Another study suggests carotenoids may reduce collagen degradation, and anxiety. Those are biological and psychological mechanisms for increased glow! Make wise choices with food, and pick up colorful, fresh produce.
Make sure to apply a smart regimen to your life. Lengthen your healthspan with moderate exercise 1-2 hours per day. Walk, hike, go chi running, practice yoga, or go to barre class. Add burst training, also known as “high intensity interval training,” to your routine. (Burst training involves short periods of high intensity exercise with moderate-level exercise as recovery.) No chronic cardio or running a marathon; these popular regimens put too much stress on the body by raising the wear-and-tear hormone cortisol.
I suggest to burst-train in the morning or before 1:00 in the afternoon two to three times per week, an exercise where you focus on fast-twitch muscle bers. Cavemen and -women tended to exercise in bursts: a quick run to the river to fetch water and carry a bucket back to the tribe, a jog with a sick infant to a neighbor’s dwelling for help. Our bodies perform well with burst training, and then recover at a moderate intensity for one to three minutes. Protocols vary; use one that makes the most sense for you. Burst training can be applied to cardio exercise (e.g., intermittently sprinting on a trail alternating with a jog) or weight lifting (lifting a weight, such as with a biceps curl, as many times as you can with good form for one minute, followed by a one minute of rest). Other examples:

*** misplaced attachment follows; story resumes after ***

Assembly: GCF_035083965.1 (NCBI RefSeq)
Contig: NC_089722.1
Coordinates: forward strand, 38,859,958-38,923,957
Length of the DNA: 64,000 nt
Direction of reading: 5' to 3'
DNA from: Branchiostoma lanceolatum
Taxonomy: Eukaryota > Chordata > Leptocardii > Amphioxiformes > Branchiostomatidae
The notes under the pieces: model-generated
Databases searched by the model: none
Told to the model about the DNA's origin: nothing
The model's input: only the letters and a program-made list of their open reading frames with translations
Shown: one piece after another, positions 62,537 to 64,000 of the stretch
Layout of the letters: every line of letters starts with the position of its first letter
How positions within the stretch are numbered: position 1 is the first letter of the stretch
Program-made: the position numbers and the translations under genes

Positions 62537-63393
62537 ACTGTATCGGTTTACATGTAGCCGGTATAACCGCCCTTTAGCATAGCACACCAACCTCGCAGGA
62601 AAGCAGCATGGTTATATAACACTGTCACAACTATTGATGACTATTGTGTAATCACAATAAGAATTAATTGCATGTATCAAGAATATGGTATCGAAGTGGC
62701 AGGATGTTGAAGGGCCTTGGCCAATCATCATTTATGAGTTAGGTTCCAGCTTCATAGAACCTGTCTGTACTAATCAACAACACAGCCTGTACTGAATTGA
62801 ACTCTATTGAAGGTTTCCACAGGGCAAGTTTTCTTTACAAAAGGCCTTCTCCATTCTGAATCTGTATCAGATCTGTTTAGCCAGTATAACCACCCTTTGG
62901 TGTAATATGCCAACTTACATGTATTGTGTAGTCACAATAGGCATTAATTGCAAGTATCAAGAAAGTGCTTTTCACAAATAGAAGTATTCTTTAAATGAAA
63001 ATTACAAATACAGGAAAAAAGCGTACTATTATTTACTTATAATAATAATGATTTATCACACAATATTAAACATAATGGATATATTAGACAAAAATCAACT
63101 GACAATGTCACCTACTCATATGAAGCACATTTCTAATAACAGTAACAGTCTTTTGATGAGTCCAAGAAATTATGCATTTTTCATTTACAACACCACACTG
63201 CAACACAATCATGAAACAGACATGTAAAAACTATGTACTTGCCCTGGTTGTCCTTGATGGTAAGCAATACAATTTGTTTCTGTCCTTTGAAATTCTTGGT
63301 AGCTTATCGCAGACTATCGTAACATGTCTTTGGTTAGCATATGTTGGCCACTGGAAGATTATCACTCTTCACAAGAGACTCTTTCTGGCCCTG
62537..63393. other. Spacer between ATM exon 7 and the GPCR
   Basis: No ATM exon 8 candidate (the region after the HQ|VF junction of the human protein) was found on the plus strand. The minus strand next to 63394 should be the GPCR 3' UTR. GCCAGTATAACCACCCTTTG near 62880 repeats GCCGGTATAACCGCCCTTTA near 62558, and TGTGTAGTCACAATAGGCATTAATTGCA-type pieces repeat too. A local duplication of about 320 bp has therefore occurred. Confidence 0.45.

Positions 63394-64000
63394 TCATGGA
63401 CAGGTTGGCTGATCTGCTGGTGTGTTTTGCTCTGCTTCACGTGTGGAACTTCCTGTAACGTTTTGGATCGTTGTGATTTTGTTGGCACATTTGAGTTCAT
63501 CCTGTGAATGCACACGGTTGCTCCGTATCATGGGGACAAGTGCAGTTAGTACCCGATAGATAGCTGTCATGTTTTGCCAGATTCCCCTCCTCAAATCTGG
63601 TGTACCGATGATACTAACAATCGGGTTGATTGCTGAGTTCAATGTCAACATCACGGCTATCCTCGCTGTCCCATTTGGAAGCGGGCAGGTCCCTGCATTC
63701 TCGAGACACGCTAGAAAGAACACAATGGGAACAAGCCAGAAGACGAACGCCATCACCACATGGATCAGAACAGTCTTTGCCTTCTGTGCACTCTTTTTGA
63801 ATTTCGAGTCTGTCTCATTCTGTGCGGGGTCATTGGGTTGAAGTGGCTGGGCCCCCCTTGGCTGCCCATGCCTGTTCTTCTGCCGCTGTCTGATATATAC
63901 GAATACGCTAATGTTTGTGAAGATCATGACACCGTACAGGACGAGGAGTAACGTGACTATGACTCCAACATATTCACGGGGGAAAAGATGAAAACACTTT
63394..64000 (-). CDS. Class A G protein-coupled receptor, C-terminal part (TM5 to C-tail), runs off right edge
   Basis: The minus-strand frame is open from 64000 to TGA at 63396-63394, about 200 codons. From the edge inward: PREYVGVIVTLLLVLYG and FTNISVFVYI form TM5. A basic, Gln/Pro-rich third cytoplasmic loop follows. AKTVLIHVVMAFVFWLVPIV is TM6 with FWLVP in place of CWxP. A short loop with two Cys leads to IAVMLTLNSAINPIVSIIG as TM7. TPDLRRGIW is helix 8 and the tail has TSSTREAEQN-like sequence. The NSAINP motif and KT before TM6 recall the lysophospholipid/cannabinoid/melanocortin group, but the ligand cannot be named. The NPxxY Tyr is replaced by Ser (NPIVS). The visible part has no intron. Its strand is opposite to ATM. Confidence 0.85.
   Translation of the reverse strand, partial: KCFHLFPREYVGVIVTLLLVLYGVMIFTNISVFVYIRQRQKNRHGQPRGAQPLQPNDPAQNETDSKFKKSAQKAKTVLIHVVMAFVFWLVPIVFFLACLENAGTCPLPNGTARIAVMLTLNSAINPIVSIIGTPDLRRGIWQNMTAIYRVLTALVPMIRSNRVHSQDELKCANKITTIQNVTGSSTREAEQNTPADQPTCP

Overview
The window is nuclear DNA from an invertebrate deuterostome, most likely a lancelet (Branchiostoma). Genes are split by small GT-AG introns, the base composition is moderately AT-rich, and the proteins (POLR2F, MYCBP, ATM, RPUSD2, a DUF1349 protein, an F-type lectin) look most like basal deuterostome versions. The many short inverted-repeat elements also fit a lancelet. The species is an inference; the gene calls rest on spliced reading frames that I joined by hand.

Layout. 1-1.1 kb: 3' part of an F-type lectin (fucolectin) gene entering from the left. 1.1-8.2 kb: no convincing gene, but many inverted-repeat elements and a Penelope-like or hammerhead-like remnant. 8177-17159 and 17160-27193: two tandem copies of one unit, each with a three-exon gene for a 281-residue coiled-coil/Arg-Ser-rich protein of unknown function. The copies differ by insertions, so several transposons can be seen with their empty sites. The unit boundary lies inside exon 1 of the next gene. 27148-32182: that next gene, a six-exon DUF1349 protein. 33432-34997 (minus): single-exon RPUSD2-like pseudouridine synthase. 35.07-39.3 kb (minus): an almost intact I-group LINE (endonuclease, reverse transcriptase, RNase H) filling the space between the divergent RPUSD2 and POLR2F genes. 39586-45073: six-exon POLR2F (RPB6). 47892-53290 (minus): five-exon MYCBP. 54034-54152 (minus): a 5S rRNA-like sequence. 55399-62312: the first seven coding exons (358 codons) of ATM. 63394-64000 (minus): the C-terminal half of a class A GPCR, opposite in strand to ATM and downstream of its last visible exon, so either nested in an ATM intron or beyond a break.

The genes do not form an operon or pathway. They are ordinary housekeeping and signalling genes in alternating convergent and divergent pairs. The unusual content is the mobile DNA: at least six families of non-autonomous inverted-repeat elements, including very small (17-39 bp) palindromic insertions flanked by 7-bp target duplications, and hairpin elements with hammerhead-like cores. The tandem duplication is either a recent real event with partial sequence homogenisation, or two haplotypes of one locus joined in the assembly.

- Walking three minutes fast (approximately 6 or 7 on an exertion scale from 1 to 10, or the green zone of 70 to 80 percent of your maximal exertion), then alternating with three minutes at a normal pace
- Chi running with sprint intervals,or regular running with 30-second sprints
- High-intensity interval training with weights or cardio (stationary bike, elliptical, treadmill), alternating two to three minutes at a moderate pace with one to two minutes at maximal pace for you.
So if we’re talking about aging… how might we target specific signs of aging? Is it hormones?